Man sees someone dropping off donations—then he follows him, and realizes he was wrong

“I thought it was a member of the church unloading something,” he said. “But he wasn’t making a deposit. He was making a withdrawal.”
October 10, 2017 12:40 pm Last Updated: December 16, 2017 5:35 pm

When confronted with criminals, it’s hard to know exactly how many of us would react. Although we’d all like to think we’d go out of our way to try and save the day, it’s a hard act to follow up on in reality.

For Gaston County pastor Mike Brewer, though, helping to catch wrongdoers has become a bit of a habit.

The pastor was visiting his brother near his church in Belmont, North Carolina when he spotted a white SUV backed up to the place of worship.

According to the Gaston County Gazette, Brewer initially assumed that the driver of the SUV was at Upper Room Church to drop off donations or other church supplies.

As he watched, though, he noticed that items weren’t heading into the church—they were coming out of it.

The driver finished loading up the car in a rush, then made a quick break in hopes of a clean getaway—trying to leave so quickly that he left his trunk open, exposing the stolen goods he’d grabbed from the congregation.

Brewer made an immediate decision; rather than turning a blind eye, he took off in his own vehicle after the thief, hoping to prevent the getaway from becoming a success.

Brewer followed the truck up and down local streets, reaching speeds as high as 90 MPH.

He kept this up as he called the police and calmly helped them pinpoint the church intruder.

It became like a scene from a movie: He evaded a flying stereo on the highway when the stolen goods started to slide out of the open trunk, maneuvering his unlikely vigilante vehicle—a Dodge minivan—as if he were doing no more than driving his kids to school.

It seemed that the thief was going to get away, as Brewer eventually told dispatchers that he’d lost sight of the truck after a quick U-turn helped him slip down a side street. After leading them so far on the chase, though, the police were able to find the thief—61-year-old Reginald Rorie of nearby Charlotte, who managed to earn himself a set of felony charges for breaking and entering, along with both larceny and possession of burglary tools. He had brought his stolen wares to a nearby mobile home park, where he was hoping to drop them off and escape unnoticed.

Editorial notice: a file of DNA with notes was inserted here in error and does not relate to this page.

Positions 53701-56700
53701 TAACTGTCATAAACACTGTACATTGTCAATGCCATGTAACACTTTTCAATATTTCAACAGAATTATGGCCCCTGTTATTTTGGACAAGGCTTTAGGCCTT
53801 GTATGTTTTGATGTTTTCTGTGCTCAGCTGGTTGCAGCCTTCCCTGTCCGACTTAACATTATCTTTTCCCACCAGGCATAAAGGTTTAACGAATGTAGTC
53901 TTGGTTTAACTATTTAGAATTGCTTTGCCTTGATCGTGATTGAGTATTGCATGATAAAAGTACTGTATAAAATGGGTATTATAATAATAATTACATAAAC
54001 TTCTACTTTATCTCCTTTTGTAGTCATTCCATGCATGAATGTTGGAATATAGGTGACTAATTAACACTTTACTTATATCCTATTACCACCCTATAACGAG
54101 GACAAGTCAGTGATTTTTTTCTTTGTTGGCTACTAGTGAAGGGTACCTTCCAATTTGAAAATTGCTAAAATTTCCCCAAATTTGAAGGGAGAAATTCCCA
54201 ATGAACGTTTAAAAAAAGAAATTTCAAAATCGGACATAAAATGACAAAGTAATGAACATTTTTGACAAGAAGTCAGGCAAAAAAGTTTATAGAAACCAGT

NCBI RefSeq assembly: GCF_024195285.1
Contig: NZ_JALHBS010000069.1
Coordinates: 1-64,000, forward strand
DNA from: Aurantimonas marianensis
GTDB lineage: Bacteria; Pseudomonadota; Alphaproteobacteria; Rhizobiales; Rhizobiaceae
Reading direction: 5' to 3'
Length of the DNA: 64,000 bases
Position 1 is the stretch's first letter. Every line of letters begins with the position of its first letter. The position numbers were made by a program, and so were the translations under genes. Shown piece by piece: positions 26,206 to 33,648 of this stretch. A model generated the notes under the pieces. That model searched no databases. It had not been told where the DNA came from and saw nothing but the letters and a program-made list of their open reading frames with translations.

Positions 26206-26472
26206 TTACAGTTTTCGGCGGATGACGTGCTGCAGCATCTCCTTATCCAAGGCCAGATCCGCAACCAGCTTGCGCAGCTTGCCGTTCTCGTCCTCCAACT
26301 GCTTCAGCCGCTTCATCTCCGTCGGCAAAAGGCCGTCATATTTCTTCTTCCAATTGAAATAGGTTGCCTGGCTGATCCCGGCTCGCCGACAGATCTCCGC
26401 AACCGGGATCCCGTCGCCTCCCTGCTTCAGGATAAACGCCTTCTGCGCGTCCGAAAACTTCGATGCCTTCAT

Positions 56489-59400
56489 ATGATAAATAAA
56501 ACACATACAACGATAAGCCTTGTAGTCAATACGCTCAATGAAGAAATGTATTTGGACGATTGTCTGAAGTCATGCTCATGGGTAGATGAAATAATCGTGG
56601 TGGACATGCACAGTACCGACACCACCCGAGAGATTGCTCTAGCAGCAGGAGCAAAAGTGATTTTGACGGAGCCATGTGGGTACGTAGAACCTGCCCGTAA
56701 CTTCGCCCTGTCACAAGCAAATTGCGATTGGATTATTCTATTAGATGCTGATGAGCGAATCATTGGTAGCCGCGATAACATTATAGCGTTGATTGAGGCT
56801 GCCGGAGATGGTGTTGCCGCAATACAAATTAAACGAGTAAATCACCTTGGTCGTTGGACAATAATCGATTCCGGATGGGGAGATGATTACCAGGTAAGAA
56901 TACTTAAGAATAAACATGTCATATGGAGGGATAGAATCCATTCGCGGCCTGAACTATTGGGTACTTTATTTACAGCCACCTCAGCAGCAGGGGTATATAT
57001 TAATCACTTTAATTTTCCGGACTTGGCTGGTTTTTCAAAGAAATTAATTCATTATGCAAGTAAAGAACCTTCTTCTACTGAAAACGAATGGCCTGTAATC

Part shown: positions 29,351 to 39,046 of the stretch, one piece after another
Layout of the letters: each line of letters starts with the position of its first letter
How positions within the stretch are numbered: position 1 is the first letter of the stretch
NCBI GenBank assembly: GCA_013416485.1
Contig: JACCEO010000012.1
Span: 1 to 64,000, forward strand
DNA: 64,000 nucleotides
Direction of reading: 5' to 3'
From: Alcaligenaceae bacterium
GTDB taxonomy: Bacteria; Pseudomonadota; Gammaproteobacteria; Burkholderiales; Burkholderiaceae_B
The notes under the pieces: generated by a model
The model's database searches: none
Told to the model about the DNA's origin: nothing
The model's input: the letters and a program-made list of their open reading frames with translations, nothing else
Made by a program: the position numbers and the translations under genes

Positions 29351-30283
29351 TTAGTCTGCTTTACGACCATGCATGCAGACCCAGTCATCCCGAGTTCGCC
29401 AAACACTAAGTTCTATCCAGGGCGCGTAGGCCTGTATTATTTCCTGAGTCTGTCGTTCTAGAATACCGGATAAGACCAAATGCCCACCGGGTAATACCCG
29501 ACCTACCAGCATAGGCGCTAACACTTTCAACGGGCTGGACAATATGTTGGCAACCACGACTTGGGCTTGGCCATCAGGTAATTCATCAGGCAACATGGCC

The reverend was able to recover nearly everything taken by Rorie, including a large array of technical equipment purchased by the church for use during sermons. The only casualty of the whole ordeal was the stereo, which was damaged by its wild ride during the car chase.

It could have been much worse, though. Brewer confirmed that Rorie had left behind a number of items that he’d been preparing to load into his car, which had been set out near the exit in advance of the attempted robbery. He credits his involvement in the ordeal, though, not to his own quick thinking, but to God.

If he hadn’t been in the right place at the right time, the pastor explained, he wouldn’t have seen Rorie loading up the rest of the goods and taking off—and after the Church had spent so much money on the equipment, he’s happy to have it all safe and sound.

This wasn’t Brewer’s first incident helping out law enforcement.

It turns out that the holy man had helped out police during a previous attempted robbery in the area, helping them to apprehend a thief who was looking to snatch wares from a local garage.

His hopes for this particular criminal, though? He wants to see him punished, although he wishes him no ill will.

“We forgive him for what he did, but I don’t condone what he did,” he told Gaston County Gazette. “If you do the crime, you’re going to do the time. We wish we could help him in any way we could. Maybe if the judge will send him to church here that’d be great.”